The CDC Reversed Its Controversial Testing Recommendation

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In August, the CDC modified its COVID-19 testing guidelines to suggest that people who don’t have symptoms don’t need to get tested, even if they’ve been recently exposed, unless they’re vulnerable or have been told to do so by a doctor. The outcry from public-health officials was swift and severe, prompting CDC director Robert R. Redfield to tell the press that testing “may be considered” for anyone exposed to the virus, though the new, more-limited guidelines remained on the CDC’s website.

That change, published against scientific objections, was rewritten and published to the CDC’s site by the Department of Health and Human Services, according to the New York Times. Brett P. Giroir, the administration’s coronavirus-testing czar, had originally said there was no pressure from President Trump or Vice-President Pence but has since admitted the draft was shown to several members of the White House Task Force, including Pence.

Dr. Anthony Fauci, director of the National Institute of Allergy and Infectious Diseases, had also told the Times that while he’d seen (and accepted) an earlier draft, he had concerns about the published version. Fauci also told CNN that he was “under general anesthesia in the operating room” during the meeting at which the guidelines were finalized, having undergone surgery to remove a polyp on his vocal cords.

Now, the CDC has reversed the controversial recommendation, advising that asymptomatic people do need to be tested if they’ve had close contact with anyone infected with COVID-19. “It’s good to see science and evidence taking a front seat for a change,” Scott Becker, chief executive of the Association of Public Health Laboratories, told the Times. “It has been a wild few weeks.”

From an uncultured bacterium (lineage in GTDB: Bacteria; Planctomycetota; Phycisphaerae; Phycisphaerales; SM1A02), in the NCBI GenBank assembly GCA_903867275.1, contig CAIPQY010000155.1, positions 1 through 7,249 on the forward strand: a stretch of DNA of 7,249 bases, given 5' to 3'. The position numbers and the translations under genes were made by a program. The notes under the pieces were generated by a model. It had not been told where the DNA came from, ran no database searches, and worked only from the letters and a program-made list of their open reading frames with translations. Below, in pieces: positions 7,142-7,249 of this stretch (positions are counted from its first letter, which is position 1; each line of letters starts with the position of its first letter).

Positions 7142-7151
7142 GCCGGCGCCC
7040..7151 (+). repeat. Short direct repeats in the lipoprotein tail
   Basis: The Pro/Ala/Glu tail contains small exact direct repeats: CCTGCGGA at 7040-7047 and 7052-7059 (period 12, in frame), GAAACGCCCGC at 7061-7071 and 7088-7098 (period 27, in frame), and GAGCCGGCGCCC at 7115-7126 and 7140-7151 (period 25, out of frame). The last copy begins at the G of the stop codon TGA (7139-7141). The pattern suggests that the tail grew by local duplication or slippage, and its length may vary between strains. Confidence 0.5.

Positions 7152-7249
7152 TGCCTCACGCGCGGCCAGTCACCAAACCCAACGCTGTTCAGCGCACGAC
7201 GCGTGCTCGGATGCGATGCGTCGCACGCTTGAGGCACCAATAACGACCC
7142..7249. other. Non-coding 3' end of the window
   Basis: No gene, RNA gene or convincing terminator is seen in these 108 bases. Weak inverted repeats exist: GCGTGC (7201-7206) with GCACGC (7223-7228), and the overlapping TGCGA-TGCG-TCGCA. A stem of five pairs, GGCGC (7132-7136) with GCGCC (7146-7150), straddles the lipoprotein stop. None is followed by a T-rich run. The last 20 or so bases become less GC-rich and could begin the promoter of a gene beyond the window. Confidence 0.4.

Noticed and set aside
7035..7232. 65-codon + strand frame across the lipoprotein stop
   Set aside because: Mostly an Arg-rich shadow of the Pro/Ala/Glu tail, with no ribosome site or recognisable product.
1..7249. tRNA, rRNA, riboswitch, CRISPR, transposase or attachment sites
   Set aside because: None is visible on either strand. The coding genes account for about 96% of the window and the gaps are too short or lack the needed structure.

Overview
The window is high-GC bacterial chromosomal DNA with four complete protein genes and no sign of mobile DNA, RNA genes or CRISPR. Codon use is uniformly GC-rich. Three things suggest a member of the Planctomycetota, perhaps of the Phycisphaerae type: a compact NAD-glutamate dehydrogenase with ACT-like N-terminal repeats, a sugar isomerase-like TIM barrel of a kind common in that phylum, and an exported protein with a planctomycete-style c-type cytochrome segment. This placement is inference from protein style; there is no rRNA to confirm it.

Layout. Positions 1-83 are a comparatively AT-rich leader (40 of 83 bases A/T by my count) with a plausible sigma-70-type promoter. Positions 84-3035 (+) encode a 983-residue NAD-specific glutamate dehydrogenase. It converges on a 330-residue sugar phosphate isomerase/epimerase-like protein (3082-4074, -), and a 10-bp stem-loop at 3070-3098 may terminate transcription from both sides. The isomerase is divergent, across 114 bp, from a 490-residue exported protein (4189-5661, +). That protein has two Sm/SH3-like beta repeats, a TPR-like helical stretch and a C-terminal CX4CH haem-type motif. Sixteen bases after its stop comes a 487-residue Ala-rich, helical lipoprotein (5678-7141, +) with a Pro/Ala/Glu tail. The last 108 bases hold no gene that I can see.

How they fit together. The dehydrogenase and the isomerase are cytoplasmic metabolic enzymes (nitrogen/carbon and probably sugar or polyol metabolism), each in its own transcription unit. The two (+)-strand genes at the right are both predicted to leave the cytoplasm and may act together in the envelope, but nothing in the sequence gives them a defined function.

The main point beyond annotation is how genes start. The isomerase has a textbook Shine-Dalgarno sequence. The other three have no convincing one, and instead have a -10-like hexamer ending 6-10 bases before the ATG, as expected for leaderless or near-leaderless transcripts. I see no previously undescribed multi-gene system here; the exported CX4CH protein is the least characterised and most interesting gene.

It’s thought that asymptomatic (or, more accurately, presymptomatic) spread may account for almost half of all COVID-19 transmission. Frequent testing of asymptomatic individuals has been an effective tool in reducing transmission worldwide. In late August, a new report from the CDC itself found that summer camps in Maine owed their total absence of secondary transmission — meaning that the few campers who initially tested positive didn’t pass the virus to anyone else — to the strict testing and quarantine procedures employed before campers’ arrival.

The only “downside” to increased testing is political: It looks bad that we have the worst COVID-19 epidemic in the world, and it is bad. Trump is correct that more testing equals more positively identified cases, but only because tests capture what is already here. Elsewhere in the world, having that information is seen as essential to fighting the virus where it appears. Here, though, it’s everywhere, and the CDC’s fluctuating guidelines seem to signal our government’s resignation, if not efforts of outright concealment.

This post has been updated.

The CDC Reversed Its Controversial Testing Recommendation